I played high school varsity football, joining surprisingly but indifferently in my freshman year, because on the one hand I was an unusually large kid, and on the other I found boarding school a distracting environment. I couldn’t get into the “Kill, Kill, Kill!” spirit. I was too green, the only freshman on the team.But Coach Casey was quiet and charismatic, with an angelic wife and a daughter with a pony. We respected and emulated him. We set ourselves to reach his level. Only time separated us—not values or attitudes. He was like us, only older and wiser. There was continuity.
There was also no screwing around, on or off the field. Here was education: one mistake and you were out. But failures rarely occurred. “Slackers”, as we know them, did not exist yet. “Mouthing off” was unimaginable. We embodied the coach’s authority, obeyed his orders and followed his suggestions without thinking. That’s how football was played in those days. We were like a close-knit family.
Today, coaches are administrative managers of a separate world of boys at various levels of a star system. The “big game” is the new boss, and teams are like small corporations. There is a lot of discussion—it’s unbelievable. High school players focus on careers rather than relationships with one another. The result is a separation of player from coach, and a great difference in personality and character between them. They aren’t “like” each other anymore. Coach is “them”, players are “us”. This alienation permeates many parts of today’s world. Shared values have been lost.
I thought about this while sitting in a recent business meeting with clients—vendors of services on the West Coast. Used to be that, regardless of age, rank or sex, everyone was on the same team. We spoke the same language, had similar education and training, knew the same business particulars, and even wore the same kind of clothing.
Across from me sat a young woman who knew almost nothing of the situation, had no training for the subject at hand, and wore a T-shirt with the words “Unlucky Rabbit” across the top and a picture of a rabbit with a bandaged foot down the front. Her hair was uncombed and stuck in place with a small cord on one side.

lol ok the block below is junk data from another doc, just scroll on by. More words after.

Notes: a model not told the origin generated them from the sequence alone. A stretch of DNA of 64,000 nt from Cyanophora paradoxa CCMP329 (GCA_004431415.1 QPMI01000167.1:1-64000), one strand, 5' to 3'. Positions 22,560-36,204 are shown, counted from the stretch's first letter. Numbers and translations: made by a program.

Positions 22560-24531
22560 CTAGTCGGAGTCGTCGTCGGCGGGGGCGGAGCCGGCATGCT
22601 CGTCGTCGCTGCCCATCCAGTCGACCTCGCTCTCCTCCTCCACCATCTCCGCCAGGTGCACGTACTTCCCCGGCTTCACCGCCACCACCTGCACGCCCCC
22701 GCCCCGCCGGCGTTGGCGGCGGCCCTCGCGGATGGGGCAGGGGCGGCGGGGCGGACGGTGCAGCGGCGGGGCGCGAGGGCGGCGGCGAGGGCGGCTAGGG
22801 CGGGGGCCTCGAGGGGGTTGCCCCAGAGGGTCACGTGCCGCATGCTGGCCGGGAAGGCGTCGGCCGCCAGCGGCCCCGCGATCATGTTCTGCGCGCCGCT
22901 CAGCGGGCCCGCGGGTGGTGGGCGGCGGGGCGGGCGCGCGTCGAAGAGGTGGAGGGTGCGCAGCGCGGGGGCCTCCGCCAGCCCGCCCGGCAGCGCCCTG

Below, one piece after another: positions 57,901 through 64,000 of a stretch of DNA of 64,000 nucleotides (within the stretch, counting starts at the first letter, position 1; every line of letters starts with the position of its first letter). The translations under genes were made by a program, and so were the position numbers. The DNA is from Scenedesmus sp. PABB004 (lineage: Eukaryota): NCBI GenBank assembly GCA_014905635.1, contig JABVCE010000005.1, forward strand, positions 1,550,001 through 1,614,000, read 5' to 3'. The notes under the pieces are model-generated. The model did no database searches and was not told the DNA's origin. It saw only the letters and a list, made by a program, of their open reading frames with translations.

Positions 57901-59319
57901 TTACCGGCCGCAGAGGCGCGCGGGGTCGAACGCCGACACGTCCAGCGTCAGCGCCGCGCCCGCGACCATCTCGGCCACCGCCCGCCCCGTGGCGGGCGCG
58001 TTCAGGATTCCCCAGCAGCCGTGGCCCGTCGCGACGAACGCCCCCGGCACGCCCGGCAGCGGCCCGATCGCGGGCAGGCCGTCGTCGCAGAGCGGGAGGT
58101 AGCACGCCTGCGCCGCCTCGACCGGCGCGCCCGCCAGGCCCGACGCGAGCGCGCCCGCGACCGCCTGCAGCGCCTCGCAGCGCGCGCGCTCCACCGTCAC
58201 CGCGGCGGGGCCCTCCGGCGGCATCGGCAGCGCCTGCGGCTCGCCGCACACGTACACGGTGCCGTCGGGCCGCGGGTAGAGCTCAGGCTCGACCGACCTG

I thought of the first time I saw a “message shirt”. It was in the sixties when I worked at a soda counter in a bowling alley. Middle-aged people in satiny shirts with “Acme Petroleum Pin Kings” and “Elliott Press Lane Wizards” in fancy cursive across their backs. That was it. Maybe you could get away with wearing a sweatshirt with your Dad’s state university logo on it to grade school, but only if Mom didn’t catch you at the door and make you change into a regular shirt. The young woman in the cartoon T-shirt seemed timid and depressed and made no contribution to the meeting. Her incompetence and inhibition was displayed in her clothing. Twenty five years ago, a woman at her level would have been well-dressed, well prepared and knowledgeable, if not articulate.
Then, since nothing was going on at the meeting, I thought about the music that had battered my eardrums throughout dinner at a yuppie restaurant the night before. I remembered the Sunday afternoons, 30 years ago, when I’d visit my folks back in Illinois. After sports and “60 Minutes”, we’d watch “The Lawrence Welk Show”, a popular variety program of bland but pleasant song and dance music, including fancy accordion solos. My folks and I would listen and talk, slowly playing out the string of a Sunday evening. After television, Dad and I would finish up with a small glass of Scotch, chatting about the business facing us Monday, while Mom would read the rest of the newspaper.